Ran in October 08 Easyriders and V-Twin Magazines

Elvis… . Through all my research, I have found Elvis to be not only the spangles and velvet wrapped king who ruled the music charts and silver screen from his Memphian Camelot, Graceland; he was also a fun loving, courageous, courteous, southern born and bred gentleman who loved anything with an engine, especially his motorcycles. I have also found that everyone has an Elvis story…

 

June Juanico “recalls a time when she stood up to Elvis in front of his “gang” who would accompany him everywhere. He grabbed her arm, took her into the bathroom and declared: ‘Look, you are so right, I am really sorry.’ He kept her there for five minutes, then swaggered out, his image intact.”

Charlie Cleaves was a Shelby County Sheriff Deputy and head of the Sheriff’s motorcycle division in Memphis when Elvis died. Charlie led the Elvis funeral procession on his motorcycle.

After a visit to Elvis’s home, John Lennon stated, “Before Elvis, there was nothing.”

Sonny West, of the Memphis Mafia, remembers fondly,” …Jerry Schilling showed up at the house with a Triumph 650 motorcycle. Elvis owned a Harley-Davidson that he took for long rides with Priscilla, but on this day when he spotted that Triumph, he decided that he wanted not just one but an entire fleet for the whole gang. He had Alan Fortes order twelve bikes from Triumph Honda in West Los Angeles. Every Saturday we’d hop on the bikes and ride around Los Angeles and the surrounding area. Those were great times, and when the press caught wind of our rides, we were dubbed ‘The El’s Angels.’”

There is an old urban legend that still makes it around campfires often… A guy buys an old Harley at a garage sale for 200 dollars, restores it, then finds beneath the seat or the gas cap the bittersweet words “To Elvis, Love Priscilla.” It then makes the man a millionaire. Even in the most fictitious of stories, of a bike that never even existed, Elvis rules supreme.

Everyone

The squally humid air that threatened rapidly approaching tornadoes was unforgiving as Billy and I rushed across Elvis Presley Boulevard, snapping shots of Graceland and the teal Caddy standing guard along the way. Refusing to be deterred by the boisterous weather, we entered the still quietness of the museum that houses Elvis‘s love affairs with all things automobile.

The car museum itself is awe inspiring… The moment you walk in the door the very essence of Elvis himself is tangent in the air. The fact that I opened the door and found myself standing directly in front of the very motorcycles that Elvis himself rode, were inches from the throttle he held, the seat upon which he sat, took my breath away. The entire room is a vehicular tribute to the man that Elvis was off stage… go carts, jeeps, snow mobiles, custom trikes fill the corners, a beautiful tribute to the country boy behind the glitter… so obvious was his love for all things fast and fun and outdoors. I was struck by the kindred spirit I felt with this man, knew somehow deep inside that he too had relished the freedom of the highway, knew the sound of gravel crunching beneath your tires and the thud of a Milwaukee heartbeat lulling away your troubles as you feel wind on your face. The 66 Sportster chopper glistens atop the pyramid of machines in the display… the two ‘76 dressers prove his true biker loyalty as Elvis stood by his beloved Harleys through the AMF years. It’s easy to imagine him riding, laughing through the country with his buddies, whose memoirs must sound hauntingly familiar to the biker lifestyle we all cherish today.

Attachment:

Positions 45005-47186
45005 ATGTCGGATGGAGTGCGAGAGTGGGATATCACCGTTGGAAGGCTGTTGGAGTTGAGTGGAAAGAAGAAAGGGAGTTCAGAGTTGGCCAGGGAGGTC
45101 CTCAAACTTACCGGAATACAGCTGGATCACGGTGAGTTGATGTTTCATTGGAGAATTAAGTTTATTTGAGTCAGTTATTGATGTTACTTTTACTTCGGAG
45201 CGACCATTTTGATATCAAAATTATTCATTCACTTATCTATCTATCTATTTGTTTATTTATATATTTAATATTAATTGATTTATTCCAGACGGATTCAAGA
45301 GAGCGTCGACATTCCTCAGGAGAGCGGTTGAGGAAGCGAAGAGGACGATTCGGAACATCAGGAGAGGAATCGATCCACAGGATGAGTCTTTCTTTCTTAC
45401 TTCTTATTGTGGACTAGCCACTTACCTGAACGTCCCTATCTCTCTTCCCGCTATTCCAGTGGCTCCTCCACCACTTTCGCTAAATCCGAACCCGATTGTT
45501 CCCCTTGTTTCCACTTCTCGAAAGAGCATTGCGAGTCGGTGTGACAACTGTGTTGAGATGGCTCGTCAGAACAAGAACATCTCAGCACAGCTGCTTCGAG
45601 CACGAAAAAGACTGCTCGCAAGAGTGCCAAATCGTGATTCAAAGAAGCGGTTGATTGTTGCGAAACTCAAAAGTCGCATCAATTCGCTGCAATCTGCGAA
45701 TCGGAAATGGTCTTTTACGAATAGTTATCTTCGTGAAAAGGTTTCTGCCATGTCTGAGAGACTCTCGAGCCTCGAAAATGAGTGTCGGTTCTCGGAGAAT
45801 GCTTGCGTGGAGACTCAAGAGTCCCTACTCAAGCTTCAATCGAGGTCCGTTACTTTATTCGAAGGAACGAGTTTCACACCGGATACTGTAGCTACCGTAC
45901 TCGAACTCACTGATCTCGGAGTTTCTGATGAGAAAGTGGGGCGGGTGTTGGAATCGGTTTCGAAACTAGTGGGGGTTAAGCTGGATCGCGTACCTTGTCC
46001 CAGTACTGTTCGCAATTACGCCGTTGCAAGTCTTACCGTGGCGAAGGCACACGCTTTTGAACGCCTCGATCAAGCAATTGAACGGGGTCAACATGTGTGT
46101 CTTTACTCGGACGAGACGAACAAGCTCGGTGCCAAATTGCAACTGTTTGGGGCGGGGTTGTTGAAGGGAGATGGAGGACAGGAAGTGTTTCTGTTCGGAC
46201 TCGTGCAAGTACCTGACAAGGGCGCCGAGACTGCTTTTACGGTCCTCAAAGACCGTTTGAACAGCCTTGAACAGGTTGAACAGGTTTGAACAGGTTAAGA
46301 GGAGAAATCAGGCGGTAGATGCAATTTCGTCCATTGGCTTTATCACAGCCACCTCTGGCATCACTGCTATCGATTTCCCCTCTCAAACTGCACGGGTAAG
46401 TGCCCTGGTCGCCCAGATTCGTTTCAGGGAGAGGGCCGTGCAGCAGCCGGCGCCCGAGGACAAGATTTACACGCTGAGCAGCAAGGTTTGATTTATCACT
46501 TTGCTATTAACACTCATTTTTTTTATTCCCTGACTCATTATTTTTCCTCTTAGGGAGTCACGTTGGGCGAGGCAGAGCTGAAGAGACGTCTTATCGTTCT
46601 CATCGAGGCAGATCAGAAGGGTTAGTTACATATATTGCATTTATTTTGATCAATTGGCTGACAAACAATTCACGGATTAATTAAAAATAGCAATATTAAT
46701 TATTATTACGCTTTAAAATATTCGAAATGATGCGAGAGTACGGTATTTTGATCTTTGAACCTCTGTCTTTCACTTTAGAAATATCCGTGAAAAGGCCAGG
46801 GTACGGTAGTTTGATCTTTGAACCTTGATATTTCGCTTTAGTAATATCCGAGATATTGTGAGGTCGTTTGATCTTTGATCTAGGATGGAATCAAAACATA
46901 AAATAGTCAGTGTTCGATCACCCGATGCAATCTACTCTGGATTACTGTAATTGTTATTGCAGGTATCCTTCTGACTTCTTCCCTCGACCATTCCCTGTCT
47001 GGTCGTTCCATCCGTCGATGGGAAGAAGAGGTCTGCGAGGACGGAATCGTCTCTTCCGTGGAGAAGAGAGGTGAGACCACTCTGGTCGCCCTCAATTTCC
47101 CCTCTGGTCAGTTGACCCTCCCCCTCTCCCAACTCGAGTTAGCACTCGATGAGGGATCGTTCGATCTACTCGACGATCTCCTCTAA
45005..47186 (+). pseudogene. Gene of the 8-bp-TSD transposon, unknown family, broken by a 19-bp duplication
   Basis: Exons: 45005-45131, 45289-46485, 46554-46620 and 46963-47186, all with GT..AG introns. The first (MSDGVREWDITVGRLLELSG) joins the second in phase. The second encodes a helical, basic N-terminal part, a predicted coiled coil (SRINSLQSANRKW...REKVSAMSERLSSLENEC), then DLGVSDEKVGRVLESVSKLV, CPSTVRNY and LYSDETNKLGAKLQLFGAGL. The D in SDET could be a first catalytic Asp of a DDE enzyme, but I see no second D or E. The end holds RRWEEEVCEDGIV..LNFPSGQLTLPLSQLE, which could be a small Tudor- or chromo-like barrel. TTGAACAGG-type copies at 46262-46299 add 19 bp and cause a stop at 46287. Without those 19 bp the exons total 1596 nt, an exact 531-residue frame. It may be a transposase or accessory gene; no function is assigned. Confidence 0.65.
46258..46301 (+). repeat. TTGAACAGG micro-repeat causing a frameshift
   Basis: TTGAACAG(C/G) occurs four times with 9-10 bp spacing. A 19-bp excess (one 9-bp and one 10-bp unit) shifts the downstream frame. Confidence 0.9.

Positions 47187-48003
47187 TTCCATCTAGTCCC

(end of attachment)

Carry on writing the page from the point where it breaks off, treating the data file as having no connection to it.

Elvis treasured cars as well… long sleek cars adorn every available space, most famous probably the cool pink Cadillac. A Stutz Blackhawk holds court with the ‘75 Dino Ferrari and the little red MG he buzzed through “Blue Hawaii.” There is an Italian born Iso Isetta, a serious black Mark V limo, a purple ‘56 convertible is one of various other Caddy’s …. Elvis was very easily also the king of automobiles.

Elvis was well known for giving. Most notorious are his extravagant gifts of Cadillacs and motorcycles to friends. Less often mentioned are the more profound ones… The little old crippled lady in Memphis who dragged herself around on a cart on wheels until Elvis bought her a wheelchair. His friend at RCA who he helped by paying for dialysis, eventually saving his life. I believe that if Elvis knew that there were Harley replicas of his 57 Panhead being sold to raise money for diabetes last year, he would smile.

I will not be certain that the visit to the Elvis car museum wasn’t a fabulous dream until I see this article in print. I await anxiously the Elvis Rock and Roll Ride for Life sponsored by the American Diabetes Association on the grounds of Graceland April 17-20, as they have invited me to lead the 100 mile ride. I look forward to writing the story of that ride for Biker magazine. And most of all, I feel quite certain that if he could, Elvis would be riding right beside me out of those magnificent gates, the three decades between our Electra Glides non existent….

Amy White

“that white girl”

 

 

 

 

 

 

  

 

 

 

 

 

has an Elvis story. This is mine.

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